Worker bees construct cells in which the queen will lay her eggs—horizontal cells for queens, and vertical cells for workers and drones. Drone cells are larger than worker cells.

When the worker bees feel the queen needs to be replaced, they form horizontal cells. They build these cells away from the queen's nest.

When the queen lays an egg, she determines whether it will be fertilized based on the needs of the colony. The egg is fertilized when she fills worker cells, but it is not fertilized when she fills drone cells.

The queen has complete control over the sex of her offspring. As eggs pass through the ovary and into the oviduct, she can determine whether an egg is fertilized.

Unfertilized eggs develop into drone honey bees, whereas fertilized eggs become female workers and queens.

Female worker bees number in the thousands and perform all the colony's jobs except one. Worker honeybees can't mate, so they cannot lay fertilized eggs.

The worker bees inherit both their mother's and father's genes. But the drones only have their mother's genetics.

Workers can lay eggs that are unfertilized because they do not go on a mating flight. If allowed to develop into adults, their eggs become male bees.

Only queen bees can produce both male and female bees.

The honey bee colony is a symbiotic superorganism.

In order for the colony to succeed and have a productive queen, it must have an adequate number of workers and drones to perform the various functions of the colony, and the queen is responsible for ensuring this.

Queenright colonies are honeybee colonies that have a queen capable of laying fertile eggs.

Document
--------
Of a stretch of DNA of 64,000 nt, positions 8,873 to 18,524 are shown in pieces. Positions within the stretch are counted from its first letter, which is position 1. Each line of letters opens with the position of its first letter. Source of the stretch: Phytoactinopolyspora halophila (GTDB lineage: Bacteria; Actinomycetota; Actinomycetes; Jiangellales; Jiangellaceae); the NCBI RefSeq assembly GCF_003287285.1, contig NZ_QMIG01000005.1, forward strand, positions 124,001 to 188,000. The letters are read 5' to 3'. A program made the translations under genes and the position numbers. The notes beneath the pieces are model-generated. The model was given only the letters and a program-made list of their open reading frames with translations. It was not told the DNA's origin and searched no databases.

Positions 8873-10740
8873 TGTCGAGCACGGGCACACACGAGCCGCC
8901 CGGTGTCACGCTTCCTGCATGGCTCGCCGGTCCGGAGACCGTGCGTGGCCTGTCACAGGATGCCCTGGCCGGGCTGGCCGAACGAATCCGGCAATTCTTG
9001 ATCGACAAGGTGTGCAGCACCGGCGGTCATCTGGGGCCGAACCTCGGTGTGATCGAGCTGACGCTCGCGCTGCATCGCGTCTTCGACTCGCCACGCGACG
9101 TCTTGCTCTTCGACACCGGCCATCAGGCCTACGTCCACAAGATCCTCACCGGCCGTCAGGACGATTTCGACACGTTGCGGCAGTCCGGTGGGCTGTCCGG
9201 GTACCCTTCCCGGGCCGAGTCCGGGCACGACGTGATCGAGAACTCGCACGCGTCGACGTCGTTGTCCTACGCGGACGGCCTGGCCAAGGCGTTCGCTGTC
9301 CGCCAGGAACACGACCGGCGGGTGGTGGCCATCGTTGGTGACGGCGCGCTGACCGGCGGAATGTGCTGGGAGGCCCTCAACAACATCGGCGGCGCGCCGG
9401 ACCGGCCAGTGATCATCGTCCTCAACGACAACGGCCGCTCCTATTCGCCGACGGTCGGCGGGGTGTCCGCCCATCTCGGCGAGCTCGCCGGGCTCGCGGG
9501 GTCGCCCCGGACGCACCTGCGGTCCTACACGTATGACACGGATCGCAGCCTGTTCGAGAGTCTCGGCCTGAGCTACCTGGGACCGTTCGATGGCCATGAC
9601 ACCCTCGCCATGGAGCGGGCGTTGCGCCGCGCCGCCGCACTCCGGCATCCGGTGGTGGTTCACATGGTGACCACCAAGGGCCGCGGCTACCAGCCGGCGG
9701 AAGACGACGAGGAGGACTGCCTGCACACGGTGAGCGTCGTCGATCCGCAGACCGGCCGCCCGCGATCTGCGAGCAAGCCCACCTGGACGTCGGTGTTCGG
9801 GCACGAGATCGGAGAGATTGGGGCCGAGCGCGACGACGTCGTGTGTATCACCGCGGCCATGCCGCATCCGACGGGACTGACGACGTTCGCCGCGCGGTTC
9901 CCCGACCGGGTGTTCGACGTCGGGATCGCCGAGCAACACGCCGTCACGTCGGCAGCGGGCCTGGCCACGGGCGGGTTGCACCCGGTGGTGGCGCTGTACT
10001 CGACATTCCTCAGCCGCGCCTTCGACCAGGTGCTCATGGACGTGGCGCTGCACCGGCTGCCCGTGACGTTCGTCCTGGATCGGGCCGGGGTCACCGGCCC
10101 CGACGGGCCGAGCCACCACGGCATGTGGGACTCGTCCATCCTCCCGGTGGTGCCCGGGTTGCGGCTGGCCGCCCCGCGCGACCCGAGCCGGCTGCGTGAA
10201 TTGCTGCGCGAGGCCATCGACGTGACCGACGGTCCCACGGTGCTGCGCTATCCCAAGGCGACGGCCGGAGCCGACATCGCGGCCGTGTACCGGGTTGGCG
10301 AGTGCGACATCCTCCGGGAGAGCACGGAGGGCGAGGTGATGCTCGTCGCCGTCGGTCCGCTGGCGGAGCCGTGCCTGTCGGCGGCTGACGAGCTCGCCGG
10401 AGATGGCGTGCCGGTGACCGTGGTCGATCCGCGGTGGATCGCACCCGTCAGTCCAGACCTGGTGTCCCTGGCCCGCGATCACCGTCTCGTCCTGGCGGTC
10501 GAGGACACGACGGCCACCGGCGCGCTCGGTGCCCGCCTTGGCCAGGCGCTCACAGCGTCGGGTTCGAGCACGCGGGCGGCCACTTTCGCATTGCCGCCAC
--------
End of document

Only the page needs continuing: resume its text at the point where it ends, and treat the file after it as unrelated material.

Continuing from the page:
By emitting pheromones, the queen will be able to communicate her capabilities to the workers in the hive or nest.

If the workers are not satisfied with the queen's ability to lay fertile eggs, the colony will rear a new queen to replace the old one.

This procedure, known as queen rearing, is referred to as a "supersedure."

Honeybees also reproduce at the colony level. The colony as a whole can reproduce through a process known as "swarming."

The colony population will split as a result of swarming. Half of the bee colony will migrate to a new location to establish a new home.

The old queen departs with the swarm, leaving the remaining colony queenless.

The remaining colony will now rear its new queen.

The new queen must go through pupal development, mature, mate, and begin laying eggs.

This causes a break in brood production and reduces colony population and productivity.

But the cycle will keep going.

What Happens If The Queen Bee Dies In A Hive?

As with most living organisms, the queen bee also reaches the end of its life. And being the center of peace and order in a beehive, the queen bee must be replaced …

Sophia Roa in Beekeeping
Detailed Look at the Honey Bee Life Cycle (w/ Diagram)